Luscher's test (E. Luscher) is a method for studying the function of hearing by the magnitude of the differential (difference) threshold of sound power perception with the help of modulations. The differential perception threshold of sound intensity is understood to mean the minimum fluctuation of sound intensity, which causes the sensation of a change in its volume. The normal value of the differential threshold for a tone of 1000 Hz with an intensity of 40 dB above the threshold is 0.9-1.5 dB. The decrease in this value indicates the presence of the phenomenon of accelerating the increase in loudness, which is observed in violation of the function of the hair cells of the organ of Corti, but is absent in the case of retrocochlear lesions and disturbances in sound conduction.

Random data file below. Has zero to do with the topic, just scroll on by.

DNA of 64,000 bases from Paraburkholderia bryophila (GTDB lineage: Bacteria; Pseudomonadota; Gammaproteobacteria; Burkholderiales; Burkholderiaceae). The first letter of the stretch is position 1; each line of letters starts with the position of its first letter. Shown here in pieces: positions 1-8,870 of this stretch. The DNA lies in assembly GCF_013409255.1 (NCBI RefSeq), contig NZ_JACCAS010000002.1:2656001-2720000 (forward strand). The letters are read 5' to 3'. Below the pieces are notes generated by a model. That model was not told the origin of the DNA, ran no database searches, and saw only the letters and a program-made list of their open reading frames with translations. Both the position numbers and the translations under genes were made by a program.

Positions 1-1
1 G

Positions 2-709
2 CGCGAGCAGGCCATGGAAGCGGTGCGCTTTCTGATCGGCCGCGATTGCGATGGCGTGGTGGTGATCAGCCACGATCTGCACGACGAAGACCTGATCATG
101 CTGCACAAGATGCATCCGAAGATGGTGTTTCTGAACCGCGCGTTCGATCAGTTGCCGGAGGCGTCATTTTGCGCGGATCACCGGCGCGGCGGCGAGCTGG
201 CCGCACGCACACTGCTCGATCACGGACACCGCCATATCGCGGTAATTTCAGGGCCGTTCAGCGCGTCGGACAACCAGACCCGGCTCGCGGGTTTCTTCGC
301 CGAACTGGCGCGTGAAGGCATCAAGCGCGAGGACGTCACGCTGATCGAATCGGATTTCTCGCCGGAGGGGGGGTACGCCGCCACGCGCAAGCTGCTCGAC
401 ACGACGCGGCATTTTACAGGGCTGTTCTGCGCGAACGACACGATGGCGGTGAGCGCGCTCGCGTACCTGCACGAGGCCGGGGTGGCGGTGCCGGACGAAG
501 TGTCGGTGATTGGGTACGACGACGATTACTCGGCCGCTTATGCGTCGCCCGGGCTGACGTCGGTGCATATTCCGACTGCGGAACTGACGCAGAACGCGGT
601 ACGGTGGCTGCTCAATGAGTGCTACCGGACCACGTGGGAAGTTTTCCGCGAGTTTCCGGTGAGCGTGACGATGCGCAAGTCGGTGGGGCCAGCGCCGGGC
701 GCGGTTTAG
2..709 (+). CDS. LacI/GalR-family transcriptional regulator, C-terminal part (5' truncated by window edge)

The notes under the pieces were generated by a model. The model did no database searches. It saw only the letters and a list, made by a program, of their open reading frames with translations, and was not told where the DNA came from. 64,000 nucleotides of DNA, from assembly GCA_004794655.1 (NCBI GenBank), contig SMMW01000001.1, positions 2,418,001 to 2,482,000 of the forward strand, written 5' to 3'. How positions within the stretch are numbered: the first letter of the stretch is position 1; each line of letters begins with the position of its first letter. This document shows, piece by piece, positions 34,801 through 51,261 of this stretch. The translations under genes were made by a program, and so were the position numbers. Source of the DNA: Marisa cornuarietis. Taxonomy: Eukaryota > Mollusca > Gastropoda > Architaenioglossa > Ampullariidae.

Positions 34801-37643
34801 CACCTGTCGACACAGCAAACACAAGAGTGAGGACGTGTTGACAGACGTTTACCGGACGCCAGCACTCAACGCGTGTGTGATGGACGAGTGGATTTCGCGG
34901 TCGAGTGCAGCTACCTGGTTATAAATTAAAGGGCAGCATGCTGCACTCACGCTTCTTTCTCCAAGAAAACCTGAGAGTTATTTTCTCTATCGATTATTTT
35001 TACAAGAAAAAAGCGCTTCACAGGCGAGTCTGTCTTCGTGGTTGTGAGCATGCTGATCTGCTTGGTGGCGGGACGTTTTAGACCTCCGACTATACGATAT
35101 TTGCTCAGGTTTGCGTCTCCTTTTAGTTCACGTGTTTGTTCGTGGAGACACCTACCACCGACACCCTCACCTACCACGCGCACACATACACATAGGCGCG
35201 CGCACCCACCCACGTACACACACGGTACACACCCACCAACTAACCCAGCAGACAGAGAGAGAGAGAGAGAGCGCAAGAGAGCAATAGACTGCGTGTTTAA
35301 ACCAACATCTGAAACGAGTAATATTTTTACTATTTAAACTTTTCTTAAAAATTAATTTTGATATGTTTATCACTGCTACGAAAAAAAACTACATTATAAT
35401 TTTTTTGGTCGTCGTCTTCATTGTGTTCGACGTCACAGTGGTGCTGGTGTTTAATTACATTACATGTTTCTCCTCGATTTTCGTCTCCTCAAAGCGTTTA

This makes Luscher's test, along with other methods for determining the phenomenon of the acceleration of loudness, an important method for the differential diagnosis of auditory disorders. Luscher's test can be used both for unilateral and bilateral hearing loss (see).